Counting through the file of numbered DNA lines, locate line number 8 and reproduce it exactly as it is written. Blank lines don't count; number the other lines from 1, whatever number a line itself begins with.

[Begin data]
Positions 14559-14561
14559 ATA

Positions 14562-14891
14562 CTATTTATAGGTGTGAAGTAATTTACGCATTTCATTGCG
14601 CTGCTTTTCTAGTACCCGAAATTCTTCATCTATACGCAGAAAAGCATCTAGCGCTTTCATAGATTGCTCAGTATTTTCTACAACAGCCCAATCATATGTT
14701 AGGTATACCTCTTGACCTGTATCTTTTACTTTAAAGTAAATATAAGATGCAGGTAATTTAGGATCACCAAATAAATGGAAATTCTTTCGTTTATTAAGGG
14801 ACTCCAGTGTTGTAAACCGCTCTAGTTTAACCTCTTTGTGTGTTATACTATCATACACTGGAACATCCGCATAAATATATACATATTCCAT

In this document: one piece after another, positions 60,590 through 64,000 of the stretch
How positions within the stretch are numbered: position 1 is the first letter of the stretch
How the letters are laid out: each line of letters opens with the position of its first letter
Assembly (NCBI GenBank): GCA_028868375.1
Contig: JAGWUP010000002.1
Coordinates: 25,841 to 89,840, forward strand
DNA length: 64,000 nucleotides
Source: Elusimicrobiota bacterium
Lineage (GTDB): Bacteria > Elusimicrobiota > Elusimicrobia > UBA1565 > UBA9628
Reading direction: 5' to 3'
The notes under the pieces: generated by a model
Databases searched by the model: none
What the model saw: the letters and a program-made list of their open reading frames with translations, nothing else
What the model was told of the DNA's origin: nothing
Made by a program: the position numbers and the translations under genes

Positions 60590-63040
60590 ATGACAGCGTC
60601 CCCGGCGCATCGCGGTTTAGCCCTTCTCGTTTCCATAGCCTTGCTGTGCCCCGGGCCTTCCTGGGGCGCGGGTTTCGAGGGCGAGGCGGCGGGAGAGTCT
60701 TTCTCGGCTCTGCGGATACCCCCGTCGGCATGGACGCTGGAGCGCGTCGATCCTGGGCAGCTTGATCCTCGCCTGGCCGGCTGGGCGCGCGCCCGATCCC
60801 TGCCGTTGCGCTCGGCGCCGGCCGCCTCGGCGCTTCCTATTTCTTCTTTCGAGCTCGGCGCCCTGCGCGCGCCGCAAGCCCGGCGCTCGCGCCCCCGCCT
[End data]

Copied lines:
In this document: one piece after another, positions 60,590 through 64,000 of the stretch